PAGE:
The World Bank has now em­pha­sized that the key link be­tween growth and in­clu­sive­ness is cre­ation of more and bet­ter jobs for growth and for eq­uity. South Asia at present is un­der­go­ing a ma­jor struc­tural trans­for­ma­tion based on rapid growth of ser­vices and man­u­fac­tur­ing. The GDP share of agri­cul­ture is shrink­ing fast. South Asia has so far seen a rapid in­crease in the con­tri­bu­tion of the ser­vices sec­tor to em­ploy­ment. How­ever, there is a con­cern that job cre­ation has been mostly in the in­for­mal sec­tor char­ac­ter­ized by low skills and low earn­ings. At the same time, the re­duc­tion in the GDP share of agri­cul­ture is not matched by a com­men­su­rate re­duc­tion in the em­ploy­ment share.

Though the key as­set of South Asia is its young pop­u­la­tion but un­for­tu­nately, it has the low­est fe­male par­tic­i­pa­tion rate in the la­bor force. More than 300 mil­lion peo­ple are ex­pected to en­ter the prime work­ing age pop­u­la­tion over the next decade. Cre­at­ing jobs for them would pose a big chal­lenge. If it is met, there can be sub­stan­tial con­tri­bu­tion to growth, eq­uity, and peace in the re­gion pro­vided they co­op­er­ate with each other.

The World Bank has noted that while South Asia is nav­i­gat­ing the fi­nan­cial cri­sis bet­ter than most re­gions, yet it suf­fers the worst in terms of trade de­te­ri­o­ra­tion dur­ing pre­vi­ous food and fuel crises. With global food and fuel prices ris­ing again, South Asia is af­fected dis­pro­por­tion­ately. Re­gional in­fla­tion is al­ready high and coun­tries have lim­ited fis­cal space to ma­neu­ver. The rise in global food prices was high­est for ce­re­als, which re­main rel­a­tively ex­pen­sive: be­tween 2005 and 2008 the in­ter­na­tional price of wheat more than dou­bled, and rice and maize prices tripled, and as of June 2009, wheat and maize prices re­mained sub­stan­tially higher than pre­vi­ous four years (by 55% and 87% re­spec­tively) while rice prices were about dou­ble. Food price in­fla­tion is de­creas­ing the wel­fare of house­holds. In par­tic­u­lar, it threat­ens the wel­fare of poorer house­holds, for whom food takes a large share of their in­come.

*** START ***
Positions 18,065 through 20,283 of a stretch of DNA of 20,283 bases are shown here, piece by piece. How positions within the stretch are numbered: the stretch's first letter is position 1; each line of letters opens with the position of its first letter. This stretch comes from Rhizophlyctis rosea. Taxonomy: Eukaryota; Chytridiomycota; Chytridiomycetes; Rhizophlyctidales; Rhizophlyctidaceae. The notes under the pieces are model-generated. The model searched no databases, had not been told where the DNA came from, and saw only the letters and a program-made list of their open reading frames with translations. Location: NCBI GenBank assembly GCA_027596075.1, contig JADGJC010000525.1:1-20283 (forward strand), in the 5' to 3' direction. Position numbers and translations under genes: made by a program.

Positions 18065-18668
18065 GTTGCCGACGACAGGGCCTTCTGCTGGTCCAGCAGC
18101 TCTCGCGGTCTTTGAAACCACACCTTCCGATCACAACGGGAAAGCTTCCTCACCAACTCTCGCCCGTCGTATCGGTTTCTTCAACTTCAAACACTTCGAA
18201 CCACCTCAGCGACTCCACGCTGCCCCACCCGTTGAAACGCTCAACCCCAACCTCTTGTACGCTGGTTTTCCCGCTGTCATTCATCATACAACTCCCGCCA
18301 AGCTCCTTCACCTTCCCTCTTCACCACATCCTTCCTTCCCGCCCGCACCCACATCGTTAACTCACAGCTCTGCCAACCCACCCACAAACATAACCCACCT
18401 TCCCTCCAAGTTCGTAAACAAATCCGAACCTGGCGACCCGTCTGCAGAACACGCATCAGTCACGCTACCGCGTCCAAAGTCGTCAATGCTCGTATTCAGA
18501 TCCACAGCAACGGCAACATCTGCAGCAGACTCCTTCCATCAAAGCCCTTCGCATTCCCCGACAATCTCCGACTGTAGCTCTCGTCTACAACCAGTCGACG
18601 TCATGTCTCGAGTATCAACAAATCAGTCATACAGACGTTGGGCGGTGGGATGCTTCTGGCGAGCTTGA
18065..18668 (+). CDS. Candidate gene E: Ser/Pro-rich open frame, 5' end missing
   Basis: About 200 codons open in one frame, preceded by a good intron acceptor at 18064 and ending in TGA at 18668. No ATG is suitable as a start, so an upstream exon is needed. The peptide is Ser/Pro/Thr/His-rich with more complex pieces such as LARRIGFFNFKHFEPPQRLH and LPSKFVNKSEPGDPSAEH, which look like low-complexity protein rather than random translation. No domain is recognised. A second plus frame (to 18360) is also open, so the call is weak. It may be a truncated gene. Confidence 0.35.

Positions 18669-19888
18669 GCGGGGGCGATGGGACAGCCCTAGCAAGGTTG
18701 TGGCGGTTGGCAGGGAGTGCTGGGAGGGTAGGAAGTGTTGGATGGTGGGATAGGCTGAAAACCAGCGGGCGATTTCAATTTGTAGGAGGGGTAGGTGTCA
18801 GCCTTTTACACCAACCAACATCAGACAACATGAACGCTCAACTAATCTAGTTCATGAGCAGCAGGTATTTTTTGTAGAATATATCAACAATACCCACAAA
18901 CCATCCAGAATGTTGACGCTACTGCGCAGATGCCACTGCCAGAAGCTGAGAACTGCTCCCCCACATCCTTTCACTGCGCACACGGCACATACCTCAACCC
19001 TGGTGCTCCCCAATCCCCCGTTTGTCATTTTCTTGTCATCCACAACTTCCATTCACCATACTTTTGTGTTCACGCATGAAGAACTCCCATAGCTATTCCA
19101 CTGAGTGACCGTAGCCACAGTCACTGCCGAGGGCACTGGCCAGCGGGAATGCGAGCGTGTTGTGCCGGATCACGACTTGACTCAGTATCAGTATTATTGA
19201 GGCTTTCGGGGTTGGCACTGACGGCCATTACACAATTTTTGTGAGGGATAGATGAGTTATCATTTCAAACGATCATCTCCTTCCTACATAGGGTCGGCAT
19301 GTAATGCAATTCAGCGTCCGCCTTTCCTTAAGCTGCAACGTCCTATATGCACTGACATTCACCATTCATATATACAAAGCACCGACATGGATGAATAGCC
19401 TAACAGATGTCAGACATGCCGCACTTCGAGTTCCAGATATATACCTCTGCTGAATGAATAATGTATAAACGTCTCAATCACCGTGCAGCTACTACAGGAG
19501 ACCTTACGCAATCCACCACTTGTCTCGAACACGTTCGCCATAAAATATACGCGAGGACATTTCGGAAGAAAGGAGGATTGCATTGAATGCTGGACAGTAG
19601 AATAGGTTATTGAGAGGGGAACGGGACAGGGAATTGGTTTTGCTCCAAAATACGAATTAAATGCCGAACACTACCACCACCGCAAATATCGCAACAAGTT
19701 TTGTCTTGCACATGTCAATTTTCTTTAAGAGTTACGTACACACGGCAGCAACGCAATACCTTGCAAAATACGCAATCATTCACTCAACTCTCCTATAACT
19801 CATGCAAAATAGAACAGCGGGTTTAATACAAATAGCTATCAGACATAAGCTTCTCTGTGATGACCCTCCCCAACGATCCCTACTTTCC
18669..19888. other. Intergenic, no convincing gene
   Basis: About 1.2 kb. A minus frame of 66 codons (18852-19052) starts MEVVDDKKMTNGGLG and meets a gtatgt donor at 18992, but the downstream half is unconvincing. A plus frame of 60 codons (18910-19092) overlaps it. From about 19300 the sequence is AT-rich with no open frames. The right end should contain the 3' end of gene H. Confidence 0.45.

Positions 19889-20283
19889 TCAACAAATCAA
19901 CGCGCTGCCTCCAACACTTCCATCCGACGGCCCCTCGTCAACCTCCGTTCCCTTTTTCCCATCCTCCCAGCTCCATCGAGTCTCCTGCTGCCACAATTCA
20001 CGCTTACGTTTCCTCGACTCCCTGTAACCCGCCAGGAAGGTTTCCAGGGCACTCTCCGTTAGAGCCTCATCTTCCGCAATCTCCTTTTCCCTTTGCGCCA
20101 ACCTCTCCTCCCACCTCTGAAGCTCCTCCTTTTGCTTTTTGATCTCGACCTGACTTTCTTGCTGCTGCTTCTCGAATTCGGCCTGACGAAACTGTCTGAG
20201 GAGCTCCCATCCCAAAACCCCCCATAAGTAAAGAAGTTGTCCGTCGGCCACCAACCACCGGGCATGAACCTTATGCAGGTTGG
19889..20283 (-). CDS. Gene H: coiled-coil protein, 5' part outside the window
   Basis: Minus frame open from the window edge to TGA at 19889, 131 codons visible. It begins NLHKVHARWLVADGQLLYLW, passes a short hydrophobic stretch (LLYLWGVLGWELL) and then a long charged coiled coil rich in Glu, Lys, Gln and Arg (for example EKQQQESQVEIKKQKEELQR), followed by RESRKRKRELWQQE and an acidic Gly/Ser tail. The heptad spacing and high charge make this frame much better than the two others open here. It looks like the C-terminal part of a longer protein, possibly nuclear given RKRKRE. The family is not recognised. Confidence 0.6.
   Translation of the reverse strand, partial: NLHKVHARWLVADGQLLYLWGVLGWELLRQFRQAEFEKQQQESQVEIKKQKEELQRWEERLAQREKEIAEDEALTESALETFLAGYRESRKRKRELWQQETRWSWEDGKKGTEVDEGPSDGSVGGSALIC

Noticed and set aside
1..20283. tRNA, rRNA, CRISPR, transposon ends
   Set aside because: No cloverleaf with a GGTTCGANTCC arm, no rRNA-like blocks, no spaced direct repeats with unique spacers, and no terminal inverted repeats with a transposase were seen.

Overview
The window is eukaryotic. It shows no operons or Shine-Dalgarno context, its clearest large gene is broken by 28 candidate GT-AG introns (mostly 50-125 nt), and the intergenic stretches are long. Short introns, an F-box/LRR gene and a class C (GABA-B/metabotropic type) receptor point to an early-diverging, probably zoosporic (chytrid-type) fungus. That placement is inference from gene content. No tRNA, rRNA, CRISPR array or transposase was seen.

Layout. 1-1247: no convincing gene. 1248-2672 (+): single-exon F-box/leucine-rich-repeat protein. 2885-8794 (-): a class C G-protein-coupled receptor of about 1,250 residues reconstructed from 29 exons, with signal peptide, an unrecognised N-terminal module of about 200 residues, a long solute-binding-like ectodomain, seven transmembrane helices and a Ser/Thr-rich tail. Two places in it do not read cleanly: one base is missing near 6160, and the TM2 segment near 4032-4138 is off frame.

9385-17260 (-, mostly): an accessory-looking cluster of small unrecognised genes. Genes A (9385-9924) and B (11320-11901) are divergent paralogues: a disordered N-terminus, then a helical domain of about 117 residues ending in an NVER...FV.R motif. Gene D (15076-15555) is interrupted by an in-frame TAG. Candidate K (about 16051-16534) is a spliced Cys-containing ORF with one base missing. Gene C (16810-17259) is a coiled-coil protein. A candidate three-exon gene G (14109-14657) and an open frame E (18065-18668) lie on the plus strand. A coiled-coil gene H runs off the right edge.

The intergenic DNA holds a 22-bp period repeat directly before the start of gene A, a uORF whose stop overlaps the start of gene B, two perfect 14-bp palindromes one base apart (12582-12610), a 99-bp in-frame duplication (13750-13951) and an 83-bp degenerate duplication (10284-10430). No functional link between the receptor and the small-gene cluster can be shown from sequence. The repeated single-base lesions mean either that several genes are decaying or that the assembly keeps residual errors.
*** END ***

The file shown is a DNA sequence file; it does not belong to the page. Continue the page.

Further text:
The World Bank has noted with con­cern that South Asia is the least in­te­grated of the global re­gions and bar­ri­ers to trade and in­vest­ment and move­ment of peo­ple are very high. In the past there has been a lot of talk for re­gional co­op­er­a­tion—a pow­er­ful tool for in­creas­ing growth, re­duc­ing the gap be­tween lead­ing and lag­ging re­gions, and re­duc­ing vul­ner­a­bil­i­ties for the poor—but tan­gi­ble re­sults have not been at­tained so far. It is high time that coun­tries of this re­gion fo­cus on the in­come of the poor both through growth mech­a­nism and by re­duc­ing vul­ner­a­bil­ity. South Asia has the po­ten­tial to ac­cel­er­ate growth and re­duce poverty, if the re­gion could ex­ploit its four un­der-uti­lized spa­tial fea­tures: ge­og­ra­phy, trans­porta­tion, mo­bil­ity, and scale economies.